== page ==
Tuesday, June 26, 2007

Around the Blogs, Tuesday, June 26, 2007

  • Doug Berman at Sentencing Law and Policy has several good posts up, including a rumination on how sentencing issues suddenly seem to be important even to People Magazine (with a really nice rip on Martha Stewart, Doug) and a notice of a hearing today in the House on mandatory minimums and the strong stand against “one size fits all” justice from the fed judges. Proponents of man-mins, of course, will argue that they can use the threat of them to get more “just” sentences for individual offenders in plea bargains. This post makes the point, but, in my experience with three states (not the feds), the limited number of offenses that Doug feels get the man-min treatment by prosecutors is much, much broader at the state level. (I’m not linking to his post on porn in Sweden, but that should get plenty of people coming to him from Google.)
  • Corey Rayburn Yung at Sex Crimes catches a NY Times piece that had gotten by me on how the Duke lacrosse case was the exception that proved the rule regarding regular prosecutor misconduct, the difference in this case being that the prosecutor’s victims had resources and access to the media, unlike the folks who face similar manipulation far too often with no real recourse. (Like this guy, executed in MO but now his case is being reconsidered since the two chief witnesses have recanted and another witness at the scene who says the executed man didn’t do it was never called. The prosecutor in the case says, "I tried probably 60 homicide cases and a number of those were capital murder cases," said Ankney, now in private practice. "I'd have to say this case was as strong as any of them. There's nothing wrong with the evidence or the witnesses in this case. (my emphasis)" Uh-huh. Exactly. We’ll see if the new report confirms that it matters who you are and what resources you have.)
  • Pam Clifton at Think Outside the Cage finds a good article on what may be a hopeful sign in corr sent reform. The young mayor of Newark is outraged at the way our treatment of offenders is keeping him from cleaning up his town, making the cycles of crime permanent. He’s talking starting a civil rights-type movement to focus attention on what’s happening to poor communities, including maybe spending time himself behind bars if that’s necessary. It will take a movement, not simply well-meaning academics preaching to their own choirs, to get people halfway serious about reform with impact, and it’s sure not coming from Obama or Hillary or any of the other politicos who claim to be concerned about minority communities. This mayor is sharp and mediagenic. Who knows what he might pull off?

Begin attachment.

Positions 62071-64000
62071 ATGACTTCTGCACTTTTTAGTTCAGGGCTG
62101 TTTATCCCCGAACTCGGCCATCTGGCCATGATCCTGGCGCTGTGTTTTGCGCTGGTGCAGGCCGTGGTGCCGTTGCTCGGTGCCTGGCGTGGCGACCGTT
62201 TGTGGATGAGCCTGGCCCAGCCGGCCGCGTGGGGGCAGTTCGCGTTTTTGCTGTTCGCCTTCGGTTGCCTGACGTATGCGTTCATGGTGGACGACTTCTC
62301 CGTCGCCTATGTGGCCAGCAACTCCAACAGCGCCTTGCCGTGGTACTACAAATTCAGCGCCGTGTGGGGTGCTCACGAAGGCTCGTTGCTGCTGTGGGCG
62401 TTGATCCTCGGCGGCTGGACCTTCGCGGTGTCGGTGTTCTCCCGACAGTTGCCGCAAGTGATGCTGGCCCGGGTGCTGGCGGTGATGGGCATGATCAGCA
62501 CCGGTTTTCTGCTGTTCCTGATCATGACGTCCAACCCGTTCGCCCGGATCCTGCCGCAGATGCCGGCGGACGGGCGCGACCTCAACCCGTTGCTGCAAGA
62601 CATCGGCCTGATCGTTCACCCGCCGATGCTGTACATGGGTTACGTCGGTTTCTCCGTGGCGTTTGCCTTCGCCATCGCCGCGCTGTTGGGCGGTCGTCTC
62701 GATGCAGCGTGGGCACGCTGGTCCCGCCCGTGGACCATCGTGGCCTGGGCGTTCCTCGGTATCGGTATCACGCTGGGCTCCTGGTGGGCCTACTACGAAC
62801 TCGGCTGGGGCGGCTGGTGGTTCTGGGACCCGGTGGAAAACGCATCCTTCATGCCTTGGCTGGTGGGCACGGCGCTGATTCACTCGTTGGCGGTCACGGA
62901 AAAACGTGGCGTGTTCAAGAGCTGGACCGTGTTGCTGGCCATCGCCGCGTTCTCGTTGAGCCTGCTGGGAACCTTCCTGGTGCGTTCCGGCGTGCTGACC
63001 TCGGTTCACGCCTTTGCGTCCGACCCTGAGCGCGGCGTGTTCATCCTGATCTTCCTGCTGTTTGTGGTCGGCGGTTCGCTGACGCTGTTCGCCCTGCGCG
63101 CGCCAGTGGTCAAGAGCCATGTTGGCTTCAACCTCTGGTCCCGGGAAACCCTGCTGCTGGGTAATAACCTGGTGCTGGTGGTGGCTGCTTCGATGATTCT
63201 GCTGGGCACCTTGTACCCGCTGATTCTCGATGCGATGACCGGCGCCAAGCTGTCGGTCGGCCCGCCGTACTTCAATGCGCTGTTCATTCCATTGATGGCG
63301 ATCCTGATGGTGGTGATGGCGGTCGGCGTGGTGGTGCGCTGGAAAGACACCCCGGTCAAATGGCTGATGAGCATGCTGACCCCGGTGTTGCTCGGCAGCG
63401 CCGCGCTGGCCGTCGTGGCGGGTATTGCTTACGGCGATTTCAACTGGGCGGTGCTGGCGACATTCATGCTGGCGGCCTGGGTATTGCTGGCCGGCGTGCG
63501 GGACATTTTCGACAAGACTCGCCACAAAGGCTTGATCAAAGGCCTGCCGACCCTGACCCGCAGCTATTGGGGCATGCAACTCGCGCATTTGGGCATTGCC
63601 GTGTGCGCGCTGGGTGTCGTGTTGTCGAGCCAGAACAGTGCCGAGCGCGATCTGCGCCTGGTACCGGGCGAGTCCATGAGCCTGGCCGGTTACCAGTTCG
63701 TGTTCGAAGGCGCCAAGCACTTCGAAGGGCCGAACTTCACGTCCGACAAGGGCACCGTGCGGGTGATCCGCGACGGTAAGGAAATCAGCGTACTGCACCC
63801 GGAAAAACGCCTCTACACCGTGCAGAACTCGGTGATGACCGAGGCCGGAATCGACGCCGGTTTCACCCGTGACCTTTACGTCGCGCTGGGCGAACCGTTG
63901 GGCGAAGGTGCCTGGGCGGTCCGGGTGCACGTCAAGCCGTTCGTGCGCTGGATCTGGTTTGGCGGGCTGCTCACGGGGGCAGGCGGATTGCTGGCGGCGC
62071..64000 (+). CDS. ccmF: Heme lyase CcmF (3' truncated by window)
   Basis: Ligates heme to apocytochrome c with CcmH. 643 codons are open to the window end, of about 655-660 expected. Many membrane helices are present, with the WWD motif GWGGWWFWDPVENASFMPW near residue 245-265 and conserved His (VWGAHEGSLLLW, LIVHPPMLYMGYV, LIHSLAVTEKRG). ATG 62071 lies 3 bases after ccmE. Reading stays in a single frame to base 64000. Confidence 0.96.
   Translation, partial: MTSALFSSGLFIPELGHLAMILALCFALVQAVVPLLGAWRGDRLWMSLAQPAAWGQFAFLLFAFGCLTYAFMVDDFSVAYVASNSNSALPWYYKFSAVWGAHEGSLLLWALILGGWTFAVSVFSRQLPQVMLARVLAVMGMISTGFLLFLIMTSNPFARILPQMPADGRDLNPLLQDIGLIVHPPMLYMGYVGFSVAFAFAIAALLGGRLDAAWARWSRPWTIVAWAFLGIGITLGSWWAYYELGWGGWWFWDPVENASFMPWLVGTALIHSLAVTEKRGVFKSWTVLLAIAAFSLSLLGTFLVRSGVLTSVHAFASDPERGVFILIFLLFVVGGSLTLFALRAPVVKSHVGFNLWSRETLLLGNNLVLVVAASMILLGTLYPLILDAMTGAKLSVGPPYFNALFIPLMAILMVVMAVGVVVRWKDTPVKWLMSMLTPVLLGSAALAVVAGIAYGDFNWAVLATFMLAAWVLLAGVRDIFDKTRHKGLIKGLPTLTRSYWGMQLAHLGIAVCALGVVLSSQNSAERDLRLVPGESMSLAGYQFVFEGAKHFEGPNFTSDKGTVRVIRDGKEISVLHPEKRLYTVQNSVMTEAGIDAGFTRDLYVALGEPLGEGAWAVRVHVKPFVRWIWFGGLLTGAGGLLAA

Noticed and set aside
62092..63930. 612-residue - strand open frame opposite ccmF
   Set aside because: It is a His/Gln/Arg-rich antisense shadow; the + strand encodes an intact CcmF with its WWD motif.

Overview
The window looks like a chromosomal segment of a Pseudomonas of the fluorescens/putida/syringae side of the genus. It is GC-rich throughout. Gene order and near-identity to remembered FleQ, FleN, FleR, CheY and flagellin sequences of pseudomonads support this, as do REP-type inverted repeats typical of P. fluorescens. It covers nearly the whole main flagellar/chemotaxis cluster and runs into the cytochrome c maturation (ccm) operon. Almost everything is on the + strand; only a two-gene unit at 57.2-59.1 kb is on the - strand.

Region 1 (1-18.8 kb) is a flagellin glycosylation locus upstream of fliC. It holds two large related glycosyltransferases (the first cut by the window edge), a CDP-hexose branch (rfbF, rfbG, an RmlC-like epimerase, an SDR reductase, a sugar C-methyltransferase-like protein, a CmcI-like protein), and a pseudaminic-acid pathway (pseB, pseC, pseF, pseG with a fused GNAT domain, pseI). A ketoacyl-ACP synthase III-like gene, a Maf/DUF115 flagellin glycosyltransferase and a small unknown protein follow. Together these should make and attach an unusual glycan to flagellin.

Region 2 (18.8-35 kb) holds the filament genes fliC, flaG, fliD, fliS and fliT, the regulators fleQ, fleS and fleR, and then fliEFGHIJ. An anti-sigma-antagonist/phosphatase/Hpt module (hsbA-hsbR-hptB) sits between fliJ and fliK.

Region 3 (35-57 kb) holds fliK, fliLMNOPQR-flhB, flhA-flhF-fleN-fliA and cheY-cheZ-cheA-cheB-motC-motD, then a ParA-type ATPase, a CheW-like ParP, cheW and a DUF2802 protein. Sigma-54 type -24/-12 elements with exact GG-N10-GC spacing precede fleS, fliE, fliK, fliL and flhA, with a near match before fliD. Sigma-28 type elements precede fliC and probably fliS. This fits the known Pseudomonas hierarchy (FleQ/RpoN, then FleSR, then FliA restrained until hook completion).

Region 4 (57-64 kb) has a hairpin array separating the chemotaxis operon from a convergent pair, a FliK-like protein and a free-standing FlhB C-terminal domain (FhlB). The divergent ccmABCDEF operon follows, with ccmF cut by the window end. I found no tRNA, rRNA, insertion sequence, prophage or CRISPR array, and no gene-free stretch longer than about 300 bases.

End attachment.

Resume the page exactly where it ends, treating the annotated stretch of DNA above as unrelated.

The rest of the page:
• Joel Jacobsen over at Judging Crimes may have the quote of the year on the US Supreme Court and its sentencing decisions: “The justices have accomplished something truly special: they've taken an area of the law that no one even thought about and turned it into something no one can understand.”
  • Mind Hacks alerts us to an Australian Broadcasting Company Radio National series on neuroscience, law, and ethics that you can link into if your antenna aren’t that strong.
  • Grits for Breakfast has been doing good work covering a restorative justice conference, revealing many of the intricate aspects of this important concept. I’ve been a court mediator in my life and done an evaluation of victim-offender mediation. I’m a strong proponent, as someone concerned about victims and their sense of justice and system legitimacy. Too many prosecutors tend to only find victims useful when the victims support a vindictive agenda and to ignore those of us who have been victims that don’t see victims protected by every bumper sticker policy that comes along. I’ve worked with victim coordinators in DAs offices who could barely contain their distaste for the way they’ve been treated, either as nuisances or, worse, something to be ignored if at all possible. If we take victims rights and restoration seriously, we develop restorative justice in every avenue we can. Hoist one to Grits tonight for bringing some light and focus to a remedy that doesn’t have tv shows based on it but actually can help victims recover and prevent other victims from happening.

No comments: